me hut journal february 2003  

feb 8 2003
I just wrote a long email and thought i had sent it but it seems to have completely disappeared into the ether w/o reaching it’s destination or leaving any trace of its former presence in my machine. I envision a whole infosphere of failed messagings, not circling the earth since apparently it didn’t make it out of the machine, but somehow lost in some limbo zone between potentiality and actuality, stuck still in the particularity of the one who was trying to release it, not even like some caged bird with an errant pin feather or two blowing listllessly around the cage floor. A new category of lost information perhaps, but burned up upon their complete into brief form, much like the angels continually forming, around the throne of god, coming into existence, blinking out, the net result being...what? Precisely nothing in any ‘real’ sense of reality. And yet something did happen, some energy was expended, pathways formed, a form fully fleshed out, only to vanish, more elusive even than some hypothetical particle in physics where the mathematical parameters and ‘shape’ of it have been elucidated and modeled. But in this case not even that.

Such has happened before and I’ve tried to reproduce the message, but most of the time it seems a terrible chore, not a re-doing of a manuscript, nor editing of an extant one, but trying to catch some brief whiff of something that only existed in a very tiny space, psychologically speaking, in the first place.

feb 10
All these overwrought terrorist alarms are falling on deaf ears I think. The truth of the matter is that twenty first century life generally is lived as a muted state of emergency ... it’s just that Americans are spared most of the extreme consequences of such a state since it is passed on to most of the rest of the world. But any state of emergency is not stable....can move both downward and upward.

feb 11
Occasionally I read some journals from the LiveJournals site. They are by young, wistful, to one degree or another, beautiful women. I don’t know why I read them really. It’s not like I sit around pining, moonfaced, after this stuff... but there is something that sucks a part of me out and makes me unhappy in a distanced, nuanced kind of way. (But then it’s true that most everything seems to be in a distanced, nuanced kind of way for me.) There is something enchanting about them but also something distressing. They are small glimpses of a person’s life along the length of a day, like nibbles, flirts, and talk at a cocktail party really. Of course, they are not meant to be very filling or substantial in either case. But then what are they, what DO they do? I suppose it’s the inveterate need to communicate thereby proving the thought that MORE communication leads to LESS being communicated in some sense...or maybe just that communication is a form of stroking most of the time but it doesn’t become visible as that because we are too close to it. On the net, it’s written but it’s immediate like spoken almost.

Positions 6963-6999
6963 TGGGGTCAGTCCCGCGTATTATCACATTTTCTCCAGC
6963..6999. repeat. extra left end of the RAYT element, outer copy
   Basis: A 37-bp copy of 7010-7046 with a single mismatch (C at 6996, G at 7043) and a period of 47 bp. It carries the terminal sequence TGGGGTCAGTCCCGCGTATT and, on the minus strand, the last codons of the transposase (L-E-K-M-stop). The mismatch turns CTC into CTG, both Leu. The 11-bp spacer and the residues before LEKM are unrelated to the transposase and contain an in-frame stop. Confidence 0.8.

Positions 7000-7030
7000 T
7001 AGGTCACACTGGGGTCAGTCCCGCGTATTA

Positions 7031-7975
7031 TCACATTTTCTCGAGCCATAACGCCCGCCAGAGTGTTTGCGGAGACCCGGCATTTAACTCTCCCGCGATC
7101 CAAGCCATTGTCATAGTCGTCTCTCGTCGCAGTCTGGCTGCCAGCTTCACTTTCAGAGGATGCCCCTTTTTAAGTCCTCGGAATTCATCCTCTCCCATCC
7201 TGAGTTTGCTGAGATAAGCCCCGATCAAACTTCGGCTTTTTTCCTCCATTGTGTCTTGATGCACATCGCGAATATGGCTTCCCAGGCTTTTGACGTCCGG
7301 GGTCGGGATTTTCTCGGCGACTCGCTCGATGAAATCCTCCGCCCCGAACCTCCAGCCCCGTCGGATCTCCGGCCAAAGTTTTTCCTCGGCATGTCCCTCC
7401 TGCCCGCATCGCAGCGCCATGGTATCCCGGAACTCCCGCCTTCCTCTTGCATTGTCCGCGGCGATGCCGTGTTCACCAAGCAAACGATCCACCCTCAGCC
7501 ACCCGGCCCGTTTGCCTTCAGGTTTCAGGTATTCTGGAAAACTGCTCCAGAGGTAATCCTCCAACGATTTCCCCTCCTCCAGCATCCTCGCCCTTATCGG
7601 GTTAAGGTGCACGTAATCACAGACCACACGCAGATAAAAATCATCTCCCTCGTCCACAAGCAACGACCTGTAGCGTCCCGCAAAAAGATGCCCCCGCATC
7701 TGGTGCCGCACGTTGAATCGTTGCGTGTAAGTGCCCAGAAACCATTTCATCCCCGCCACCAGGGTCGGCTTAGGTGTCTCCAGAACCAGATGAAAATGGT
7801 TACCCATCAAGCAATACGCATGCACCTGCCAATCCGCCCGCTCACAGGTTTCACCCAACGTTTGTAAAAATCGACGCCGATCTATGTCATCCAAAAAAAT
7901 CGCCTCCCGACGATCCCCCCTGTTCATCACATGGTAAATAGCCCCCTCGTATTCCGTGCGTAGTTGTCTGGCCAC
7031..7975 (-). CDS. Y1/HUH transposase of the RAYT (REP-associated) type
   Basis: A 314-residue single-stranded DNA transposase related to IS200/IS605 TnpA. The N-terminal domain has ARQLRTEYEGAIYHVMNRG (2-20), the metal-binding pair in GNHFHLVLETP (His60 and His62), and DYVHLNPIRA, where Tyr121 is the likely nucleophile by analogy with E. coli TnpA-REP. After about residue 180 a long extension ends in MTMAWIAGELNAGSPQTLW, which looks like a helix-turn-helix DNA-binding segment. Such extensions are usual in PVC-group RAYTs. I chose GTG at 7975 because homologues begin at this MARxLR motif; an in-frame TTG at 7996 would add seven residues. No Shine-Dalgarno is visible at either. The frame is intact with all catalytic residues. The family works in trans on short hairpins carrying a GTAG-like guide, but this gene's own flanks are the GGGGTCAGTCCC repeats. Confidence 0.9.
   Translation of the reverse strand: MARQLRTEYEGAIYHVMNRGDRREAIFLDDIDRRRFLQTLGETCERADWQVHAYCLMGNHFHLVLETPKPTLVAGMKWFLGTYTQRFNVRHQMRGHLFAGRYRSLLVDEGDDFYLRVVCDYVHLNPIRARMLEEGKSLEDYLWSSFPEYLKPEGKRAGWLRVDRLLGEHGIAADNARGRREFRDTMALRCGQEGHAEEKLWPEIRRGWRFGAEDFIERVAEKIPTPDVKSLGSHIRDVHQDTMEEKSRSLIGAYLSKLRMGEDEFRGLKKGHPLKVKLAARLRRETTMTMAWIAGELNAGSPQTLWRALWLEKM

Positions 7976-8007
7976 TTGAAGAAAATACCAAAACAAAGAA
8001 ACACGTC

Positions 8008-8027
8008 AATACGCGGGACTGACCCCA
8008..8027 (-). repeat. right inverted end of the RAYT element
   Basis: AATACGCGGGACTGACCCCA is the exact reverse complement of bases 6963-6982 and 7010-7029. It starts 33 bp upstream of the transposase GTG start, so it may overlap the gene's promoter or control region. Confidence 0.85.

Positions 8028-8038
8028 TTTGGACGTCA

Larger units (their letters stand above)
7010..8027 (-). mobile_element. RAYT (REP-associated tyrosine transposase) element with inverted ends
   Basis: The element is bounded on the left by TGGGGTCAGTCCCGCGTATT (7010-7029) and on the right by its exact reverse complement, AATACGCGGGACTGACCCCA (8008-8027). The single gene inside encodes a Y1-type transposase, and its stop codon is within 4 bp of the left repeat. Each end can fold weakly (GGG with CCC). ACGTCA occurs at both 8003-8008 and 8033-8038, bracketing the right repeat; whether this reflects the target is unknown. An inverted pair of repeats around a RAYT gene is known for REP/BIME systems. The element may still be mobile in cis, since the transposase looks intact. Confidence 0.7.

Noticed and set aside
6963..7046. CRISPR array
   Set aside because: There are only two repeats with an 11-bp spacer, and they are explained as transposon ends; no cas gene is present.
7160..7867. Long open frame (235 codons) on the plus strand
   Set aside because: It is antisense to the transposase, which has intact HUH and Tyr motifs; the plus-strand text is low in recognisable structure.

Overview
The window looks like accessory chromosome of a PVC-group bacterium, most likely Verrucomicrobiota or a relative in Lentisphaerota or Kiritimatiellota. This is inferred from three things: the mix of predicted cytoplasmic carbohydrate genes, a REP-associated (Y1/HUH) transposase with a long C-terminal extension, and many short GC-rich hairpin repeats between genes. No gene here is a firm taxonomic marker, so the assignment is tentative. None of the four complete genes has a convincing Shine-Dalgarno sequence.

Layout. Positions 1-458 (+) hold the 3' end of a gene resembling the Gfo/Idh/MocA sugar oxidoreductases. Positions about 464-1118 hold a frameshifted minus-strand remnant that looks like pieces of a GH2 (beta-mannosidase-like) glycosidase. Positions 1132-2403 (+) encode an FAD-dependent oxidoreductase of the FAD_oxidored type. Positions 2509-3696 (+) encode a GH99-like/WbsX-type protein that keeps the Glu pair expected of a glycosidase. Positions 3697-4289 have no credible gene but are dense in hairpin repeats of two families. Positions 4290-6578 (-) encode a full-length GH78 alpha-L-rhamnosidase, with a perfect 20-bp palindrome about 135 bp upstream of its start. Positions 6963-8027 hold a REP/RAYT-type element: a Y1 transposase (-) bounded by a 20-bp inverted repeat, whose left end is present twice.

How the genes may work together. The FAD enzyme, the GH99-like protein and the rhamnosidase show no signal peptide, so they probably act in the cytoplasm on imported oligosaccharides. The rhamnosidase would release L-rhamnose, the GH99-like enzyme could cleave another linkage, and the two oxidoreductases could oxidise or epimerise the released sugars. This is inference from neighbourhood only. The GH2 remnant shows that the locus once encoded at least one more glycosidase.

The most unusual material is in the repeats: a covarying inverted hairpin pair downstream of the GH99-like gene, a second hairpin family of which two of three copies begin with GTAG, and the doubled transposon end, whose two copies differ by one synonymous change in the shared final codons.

Feb 14.
For some reason I started thinking about a book I read as a kid, the Wonderful Flight to the Mushroom Planet. In fact, I just checked on Amazon and it was written in 1952 and re-issued in 1988. On Amazon there were 54 reviews, most of them from 9 year old boys apparently.

I was in a summer reading program I think at the library in Philadelphia, Mississippi. I can even remember the little connecting corridor between the two rooms of the small library tucked right inside one of the two entrances of the old courthouse on the square. (Oddly enough I can also remember where Das Capital was -- to the immediate left of the door of the library as you come in. Why I remember this or whether even it is a memory of a true event I have no idea, although I can even remember taking the book down from the shelf.) I must have been nine or ten at the time. That may in fact have been the first science fiction book I ever read, the start of what must have been thousands in my reading career. (I also remember vividly reading the first of Asimov’s Foundation series at some point after that. I doubt that I was anywhere near that young but I do remember it in conjunction with Phil. Ms. for some reason. Another book which I actually found in a used bookstore, an old book club version, was ‘Waystation’ by Clifford D. Simak. For some reason, that had a similar impact on me but much later on.)

I started thinking about the Mushroom Planet book after I read in the NYTimes of a documentary made about a book called ‘The Stones of Summer,’ evidently the only book that the author had written but apparently a book that made a lasting impression of the filmmaker, who is also procuring all available copies of the book for some reason. Perhaps it’s to make the book get re-issued when the documentary comes out. or perhaps it’s something else.